For musicians in the digital era, the threads between activism and artistry have become more intertwined than ever. Not just because artists are speaking up more than ever about their personal and political experiences, but because the power of a message to travel far and wide extremely quickly has been exponentially elevated. MILCK discovered that firsthand when her career was jumpstarted by a viral video of her anthemic song “Quiet” being performed at the 2017 Women’s March.
For MILCK, the artist born Connie K. Lim, the song was both an acknowledgment and a chance to speak out against a long-buried experience of sexual assault. Inspired by growing up listening to the works of artists like Nina Simone, Marvin Gaye, Bob Marley and Jack Johnson, who “talk about things that are not easy to talk about,” she finally realized the need to do that for herself in her own music. Since so many other women shared Kim’s experience, of keeping quiet about their assault until those conversations have recently gone mainstream, the reaction and connection with other survivors was almost instantaneous.
“This was the first time where I started to really speak out about things that I thought no one wanted to hear about, but were the things that were haunting me,” she said of her thinking behind writing “Quiet,” before a recent LA show in support of her new EP. “I had to talk about what happened to me when I was younger and rewrite the narrative, because I was slut-shamed when it happened. So I thought it was my fault for around fourteen years, until finally I was like, ‘Oh, it’s not my fault.’ So it took me a long time until I wanted to talk about that stuff for myself.”
And though it certainly works applied to that specific experience, and did so with wonderfully dramatic effect as a cinematic moment in the popular feminist TV show The Bold Type, it’s also emblematic of MILCK’s continued ability to turn painful experiences into powerful musical statements. After the success of “Quiet” and her other resonant songwriting resulted in a deal with Atlantic Records, she released her first EP This Is Not The End in 2018, and followed that up in early 2020 with another one, Into Gold. She said she sees this new work, Into Gold, as a continuation of her earlier work, but also the chance to move past just reliving trauma, as survivors are so often required to do.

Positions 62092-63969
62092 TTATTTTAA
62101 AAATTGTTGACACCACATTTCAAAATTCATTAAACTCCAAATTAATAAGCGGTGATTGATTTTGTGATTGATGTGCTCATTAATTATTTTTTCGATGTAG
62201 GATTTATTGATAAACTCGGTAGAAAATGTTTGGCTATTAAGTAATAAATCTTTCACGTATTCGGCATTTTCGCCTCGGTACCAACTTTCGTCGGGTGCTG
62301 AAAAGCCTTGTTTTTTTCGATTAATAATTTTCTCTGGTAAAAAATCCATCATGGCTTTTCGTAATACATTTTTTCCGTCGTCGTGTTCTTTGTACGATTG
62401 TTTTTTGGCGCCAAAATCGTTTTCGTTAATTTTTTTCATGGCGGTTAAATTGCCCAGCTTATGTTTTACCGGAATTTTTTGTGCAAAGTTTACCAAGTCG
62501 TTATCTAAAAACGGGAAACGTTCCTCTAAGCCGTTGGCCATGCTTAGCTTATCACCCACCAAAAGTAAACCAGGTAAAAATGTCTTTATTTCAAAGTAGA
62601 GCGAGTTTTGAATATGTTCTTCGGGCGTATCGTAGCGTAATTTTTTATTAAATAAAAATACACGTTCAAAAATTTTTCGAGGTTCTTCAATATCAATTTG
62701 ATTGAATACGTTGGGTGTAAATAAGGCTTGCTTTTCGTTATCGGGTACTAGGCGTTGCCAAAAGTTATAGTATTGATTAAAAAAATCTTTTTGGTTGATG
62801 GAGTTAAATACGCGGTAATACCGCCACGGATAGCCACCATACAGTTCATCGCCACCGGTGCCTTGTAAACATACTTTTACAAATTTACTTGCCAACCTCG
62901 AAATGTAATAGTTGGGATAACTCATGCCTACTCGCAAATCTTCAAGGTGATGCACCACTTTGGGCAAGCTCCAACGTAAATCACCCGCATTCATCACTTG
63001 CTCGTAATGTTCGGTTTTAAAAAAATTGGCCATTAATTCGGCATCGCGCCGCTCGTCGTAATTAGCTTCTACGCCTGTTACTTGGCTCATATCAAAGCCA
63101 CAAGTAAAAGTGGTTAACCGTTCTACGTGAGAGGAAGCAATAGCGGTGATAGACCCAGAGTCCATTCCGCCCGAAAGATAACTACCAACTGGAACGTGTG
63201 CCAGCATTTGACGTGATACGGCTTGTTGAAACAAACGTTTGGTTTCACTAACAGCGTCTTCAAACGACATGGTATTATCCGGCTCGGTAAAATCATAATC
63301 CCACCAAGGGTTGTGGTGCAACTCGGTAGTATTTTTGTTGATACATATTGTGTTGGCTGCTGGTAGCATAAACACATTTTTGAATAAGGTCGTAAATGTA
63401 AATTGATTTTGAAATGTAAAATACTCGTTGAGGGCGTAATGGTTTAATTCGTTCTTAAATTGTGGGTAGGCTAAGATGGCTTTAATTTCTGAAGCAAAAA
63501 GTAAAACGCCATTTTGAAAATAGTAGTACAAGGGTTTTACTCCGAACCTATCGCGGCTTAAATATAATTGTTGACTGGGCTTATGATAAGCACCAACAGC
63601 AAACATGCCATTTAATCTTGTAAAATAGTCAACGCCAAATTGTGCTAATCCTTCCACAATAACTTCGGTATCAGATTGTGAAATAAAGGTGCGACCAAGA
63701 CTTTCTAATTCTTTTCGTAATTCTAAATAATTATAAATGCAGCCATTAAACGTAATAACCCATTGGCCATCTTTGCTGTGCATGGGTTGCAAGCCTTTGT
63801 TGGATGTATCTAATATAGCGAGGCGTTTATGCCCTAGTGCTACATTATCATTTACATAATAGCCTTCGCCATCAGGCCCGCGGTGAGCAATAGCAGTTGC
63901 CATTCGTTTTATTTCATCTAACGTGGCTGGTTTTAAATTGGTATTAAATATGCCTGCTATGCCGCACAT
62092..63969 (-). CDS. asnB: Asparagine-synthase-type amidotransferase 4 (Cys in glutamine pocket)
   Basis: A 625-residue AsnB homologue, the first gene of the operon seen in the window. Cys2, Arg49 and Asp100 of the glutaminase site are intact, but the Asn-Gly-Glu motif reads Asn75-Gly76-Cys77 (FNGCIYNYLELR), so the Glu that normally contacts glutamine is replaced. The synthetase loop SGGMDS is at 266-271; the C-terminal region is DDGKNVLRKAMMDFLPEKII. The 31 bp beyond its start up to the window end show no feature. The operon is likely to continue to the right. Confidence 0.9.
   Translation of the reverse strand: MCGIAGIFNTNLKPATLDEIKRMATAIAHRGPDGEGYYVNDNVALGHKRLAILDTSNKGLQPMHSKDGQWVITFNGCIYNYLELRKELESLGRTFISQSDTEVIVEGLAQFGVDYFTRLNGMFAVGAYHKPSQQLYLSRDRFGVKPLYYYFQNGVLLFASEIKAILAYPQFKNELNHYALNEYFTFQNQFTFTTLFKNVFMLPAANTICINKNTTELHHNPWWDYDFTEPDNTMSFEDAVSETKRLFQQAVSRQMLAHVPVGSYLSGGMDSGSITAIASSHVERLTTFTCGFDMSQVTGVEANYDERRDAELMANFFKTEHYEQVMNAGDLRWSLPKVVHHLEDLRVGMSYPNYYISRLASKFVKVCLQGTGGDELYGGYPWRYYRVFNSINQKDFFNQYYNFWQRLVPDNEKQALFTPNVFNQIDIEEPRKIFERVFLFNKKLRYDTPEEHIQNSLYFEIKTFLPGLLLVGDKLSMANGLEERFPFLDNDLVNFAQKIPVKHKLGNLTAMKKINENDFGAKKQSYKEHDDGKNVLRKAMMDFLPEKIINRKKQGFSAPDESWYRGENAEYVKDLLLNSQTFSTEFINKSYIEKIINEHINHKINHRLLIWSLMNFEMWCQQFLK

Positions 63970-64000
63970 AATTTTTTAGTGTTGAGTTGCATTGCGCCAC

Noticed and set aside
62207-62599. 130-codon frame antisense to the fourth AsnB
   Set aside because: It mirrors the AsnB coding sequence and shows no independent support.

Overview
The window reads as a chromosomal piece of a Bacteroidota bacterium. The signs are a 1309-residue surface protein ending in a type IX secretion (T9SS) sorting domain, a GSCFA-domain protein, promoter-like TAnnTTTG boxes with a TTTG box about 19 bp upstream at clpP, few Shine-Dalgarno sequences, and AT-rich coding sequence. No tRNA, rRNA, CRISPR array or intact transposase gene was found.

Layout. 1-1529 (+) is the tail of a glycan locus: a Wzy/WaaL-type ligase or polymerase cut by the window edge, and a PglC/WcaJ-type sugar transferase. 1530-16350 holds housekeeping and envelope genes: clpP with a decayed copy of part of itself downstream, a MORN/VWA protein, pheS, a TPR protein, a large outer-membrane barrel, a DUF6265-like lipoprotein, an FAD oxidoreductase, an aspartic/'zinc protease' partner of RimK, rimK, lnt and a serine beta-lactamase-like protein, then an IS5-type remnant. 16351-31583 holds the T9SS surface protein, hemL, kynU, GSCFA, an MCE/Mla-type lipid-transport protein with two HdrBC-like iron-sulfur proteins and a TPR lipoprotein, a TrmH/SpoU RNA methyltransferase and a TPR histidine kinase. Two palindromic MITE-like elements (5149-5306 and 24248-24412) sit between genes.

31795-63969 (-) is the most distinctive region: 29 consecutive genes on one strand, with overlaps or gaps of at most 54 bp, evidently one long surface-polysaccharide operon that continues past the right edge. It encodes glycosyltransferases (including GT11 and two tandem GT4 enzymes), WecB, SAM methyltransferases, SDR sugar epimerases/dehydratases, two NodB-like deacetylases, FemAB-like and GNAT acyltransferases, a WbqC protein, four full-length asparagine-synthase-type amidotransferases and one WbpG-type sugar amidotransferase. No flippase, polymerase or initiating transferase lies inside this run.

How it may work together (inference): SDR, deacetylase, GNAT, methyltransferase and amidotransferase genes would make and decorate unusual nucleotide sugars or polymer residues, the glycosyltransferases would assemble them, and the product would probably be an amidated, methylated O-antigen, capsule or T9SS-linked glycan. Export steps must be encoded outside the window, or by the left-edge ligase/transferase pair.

“Into Gold is the project where I feel like I’m freeing myself a little bit of all the expectations that come with the #MeToo movement,” she explained. “With social change movements, there’s so much polarized conversation. I don’t agree with a lot of how people talk about politics or about political candidates or about the way that change is. I’m all about going back to the more personal thing, and I’ve had to let go of the pressure I put on myself about, like, writing the unofficial anthem for the Women’s March. That was a really heightened moment of social change, traumatic conversations and healing, and of my music career and my life changing.”
As a classically-trained singer since the age of three, MILCK has been performing since middle school, and has brought that presence along with her through both the challenge of coming up as an activist discussing a turbulent topic, and as an artist determined not to let her past struggles define her. As much as she wants to be there for her fans who are now opening up about their own trauma, MILCK also understands that keeping her own boundaries intact is another form of healing, and that sometimes just a simple encouraging word or affirmation can go a long way.
“At first I was trying to be everyone’s therapist and then I realized that was not sustainable,” she admitted. “But my best friend will say to me, ‘Oh we got this,’ or ‘you got this,’ and just even those three words, that encouragement, is the most empowering thing. Because also it’s about not being codependent, right? I don’t want to develop codependent relationships with my fans, and just because I want them to like my music doesn’t mean I have to hold them through everything. It’s just more like, ‘wow, you’re going through that, I believe you can get through it, more power to you.’ Keep it simple, and then just continue to write songs for them.”
Which is exactly what her new EP does, with a continuation of her speaking out on the single “If I Ruled The World,” a reimagining of the skewed priorities our culture currently upholds. One of the biggest messages of the song, though, is about being able to love and accept yourself, and find that within yourself, first, before extending the love outward.
“Up till this point, none of my songs have been love songs, they’ve all been about the persistence, the struggle, healing, overcoming,” she said. “I think this EP is the first one that really has love songs. But it’s also because I’m trying to love myself. That’s why I’m trying to write about it. Soften. After “Quiet” went viral, I kind of realized, ‘oh, I’m not alone.’ So then I could loosen up a little bit and start understanding how connected we are, and the things that connect us are love and struggle. So, this EP is about love and struggle and it’s just a little softer.”
Based on the packed turnout at two different sets at her Hotel Cafe showcase last week, the message is resonating just as powerfully as her first release did. By taking herself seriously as both an activist who is fearlessly tackling issues within the #MeToo movement, and as an artist who can progress beyond a political moment, and continue writing songs about her whole self, MILCK is a role model not just for survivors but for the world at large. Watch out, before long she just may rule it after all.
Some artists covered here are Warner Music artists. Uproxx is an independent subsidiary of Warner Music Group.